In this tutorial, we will look again at our card-flipping applet that you can find in the Advanced section at Flipping a Card Effect in Flash CS3, Distorting Bitmaps for Perspective in AS3. We have discussed already in detail the code behind the applet and the mathematics behind the code. In this tutorial, we are interested in rewriting the code in terms of AS3 classes. In the previous version, the code was placed entirely on the MainTimeline. There are several ways of encapsulating the code in classes for maximum reusability and flexibility. We will look at those ways in this tutorial and in the next tutorial Loading Images and Spinning Them in 3D in Terms of AS3 Custom Classes - Take 2.
- Download all 'fla' and 'as' files corresponding to this tutorial: card_take1.zip
The files that correspond to the applet above are: FlipImageSimple.as and card_take1_a.fla. Both files must be in the same directory for the fla file to compile.
In the applet above, we have essentially moved the code from the MainTimeline to a custom class, FlipImageSimple. We discuss the class on the next page. The class takes over all the functionality of the applet. The constructor of the class takes two BitmapData objects as parameters; these parameters correspond to the two images imported to the Library and linked to AS3 via the Linkage item in the Library menu. We instantiate the class in a short bit of code on the fla file's MainTimeline. We discuss this portion of the code on the next page as well.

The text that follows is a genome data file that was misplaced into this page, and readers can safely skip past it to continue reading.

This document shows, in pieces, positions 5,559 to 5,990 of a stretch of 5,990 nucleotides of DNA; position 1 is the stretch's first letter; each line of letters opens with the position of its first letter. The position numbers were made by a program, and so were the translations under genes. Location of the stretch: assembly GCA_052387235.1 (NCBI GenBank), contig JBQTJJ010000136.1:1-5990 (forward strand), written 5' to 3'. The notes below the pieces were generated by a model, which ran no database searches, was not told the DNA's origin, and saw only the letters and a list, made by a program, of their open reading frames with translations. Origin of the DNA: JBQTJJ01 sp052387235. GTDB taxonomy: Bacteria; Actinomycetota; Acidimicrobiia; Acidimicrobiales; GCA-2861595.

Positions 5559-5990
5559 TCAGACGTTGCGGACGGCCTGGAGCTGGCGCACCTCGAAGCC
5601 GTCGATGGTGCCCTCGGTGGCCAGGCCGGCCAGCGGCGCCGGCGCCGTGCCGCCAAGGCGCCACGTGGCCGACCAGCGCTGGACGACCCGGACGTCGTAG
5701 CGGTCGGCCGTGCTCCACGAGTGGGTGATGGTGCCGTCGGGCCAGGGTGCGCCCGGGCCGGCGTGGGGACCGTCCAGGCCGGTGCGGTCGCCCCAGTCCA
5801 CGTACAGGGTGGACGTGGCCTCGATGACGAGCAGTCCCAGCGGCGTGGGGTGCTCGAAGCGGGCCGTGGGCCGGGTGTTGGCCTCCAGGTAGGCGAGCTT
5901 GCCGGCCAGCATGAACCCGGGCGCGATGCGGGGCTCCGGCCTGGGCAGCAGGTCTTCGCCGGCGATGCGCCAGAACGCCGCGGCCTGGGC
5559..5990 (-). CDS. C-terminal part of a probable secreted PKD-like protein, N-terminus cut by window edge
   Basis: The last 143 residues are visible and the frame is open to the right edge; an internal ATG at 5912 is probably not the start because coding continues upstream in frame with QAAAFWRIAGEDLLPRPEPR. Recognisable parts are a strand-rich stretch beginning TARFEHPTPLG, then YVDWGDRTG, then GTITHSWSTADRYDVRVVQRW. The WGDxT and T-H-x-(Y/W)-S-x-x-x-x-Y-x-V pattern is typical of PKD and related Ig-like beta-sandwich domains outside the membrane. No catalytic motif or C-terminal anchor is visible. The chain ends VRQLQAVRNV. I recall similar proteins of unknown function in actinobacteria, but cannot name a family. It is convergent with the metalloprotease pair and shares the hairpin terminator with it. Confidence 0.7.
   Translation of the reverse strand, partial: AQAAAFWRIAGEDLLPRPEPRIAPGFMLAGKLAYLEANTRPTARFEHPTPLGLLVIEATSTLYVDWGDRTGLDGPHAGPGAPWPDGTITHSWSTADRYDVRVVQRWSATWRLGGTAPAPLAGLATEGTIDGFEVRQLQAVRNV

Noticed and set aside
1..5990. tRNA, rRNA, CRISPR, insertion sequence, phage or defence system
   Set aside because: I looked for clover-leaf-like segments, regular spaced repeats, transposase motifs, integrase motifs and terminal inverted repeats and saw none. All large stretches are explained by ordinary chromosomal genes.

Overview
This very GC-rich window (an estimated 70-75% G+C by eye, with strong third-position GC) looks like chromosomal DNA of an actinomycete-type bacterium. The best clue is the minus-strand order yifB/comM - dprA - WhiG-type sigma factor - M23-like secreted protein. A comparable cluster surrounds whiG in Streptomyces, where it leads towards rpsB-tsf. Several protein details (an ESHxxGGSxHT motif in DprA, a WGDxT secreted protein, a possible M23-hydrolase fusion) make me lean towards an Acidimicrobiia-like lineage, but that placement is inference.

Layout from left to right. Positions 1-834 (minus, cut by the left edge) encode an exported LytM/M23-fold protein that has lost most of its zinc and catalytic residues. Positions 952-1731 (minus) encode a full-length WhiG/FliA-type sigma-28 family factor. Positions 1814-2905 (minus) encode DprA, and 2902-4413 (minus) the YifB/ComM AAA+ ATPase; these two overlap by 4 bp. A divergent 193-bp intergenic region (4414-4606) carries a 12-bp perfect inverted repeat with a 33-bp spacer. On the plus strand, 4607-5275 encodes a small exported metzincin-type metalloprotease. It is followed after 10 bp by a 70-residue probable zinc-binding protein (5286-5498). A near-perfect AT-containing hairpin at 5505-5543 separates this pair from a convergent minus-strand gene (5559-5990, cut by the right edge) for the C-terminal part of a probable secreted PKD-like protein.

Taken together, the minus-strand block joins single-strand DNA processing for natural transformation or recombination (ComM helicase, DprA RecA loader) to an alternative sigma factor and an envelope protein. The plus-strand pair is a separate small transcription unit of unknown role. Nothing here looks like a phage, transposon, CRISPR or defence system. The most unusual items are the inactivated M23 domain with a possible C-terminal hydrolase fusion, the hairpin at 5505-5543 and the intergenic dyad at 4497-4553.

On the page after that, we remove the code from the MainTimeline altogether and place it in another AS3 custom class, CardApp. We use this class as the so-called Document Class for our fla file. The Document Class, new to Flash CS3 and AS3, provides a way of keeping all code in external files and is widely used among AS3 developers.
Why Do We Need Take 2?
In this version, our FlipImageSimple class is somewhat dependent on the bitmaps stored in the fla file's Library and linked to AS3. This approach has advantages: all our assets are compiled into the final swf file. It would be nice, however, to have an image-flipping class that does not require any Library assets and, instead, loads all the necessary image files at runtime. This is what we provide in the next tutorial: Loading Images and Spinning Them in 3D in Terms of AS3 Custom Classes - Take 2. There, we give two classes: FlipImage and ImageLoader. The ImageLoader class is responsible for loading multiple images at runtime from external image files. When all the images are loaded, the class dispatches a custom event to that effect. An instance of ImageLoader, created in an instance of the FlipImage class, listens to that event and initializes the applet when all the assets are available. The issue of loading multiple external files simultaneously is not entirely trivial and very important. For example, we would like to create a class-based version of our very popular Rotating Bitmaps in 3D, a 3D Menu on a Cube in AS3 tutorial. The above mentioned ImageLoader class will be a part of this new version.
Back to Take 1
On the next page, we discuss our FlipImageSimple class and the code on the MainTimeline in the corresponding fla file.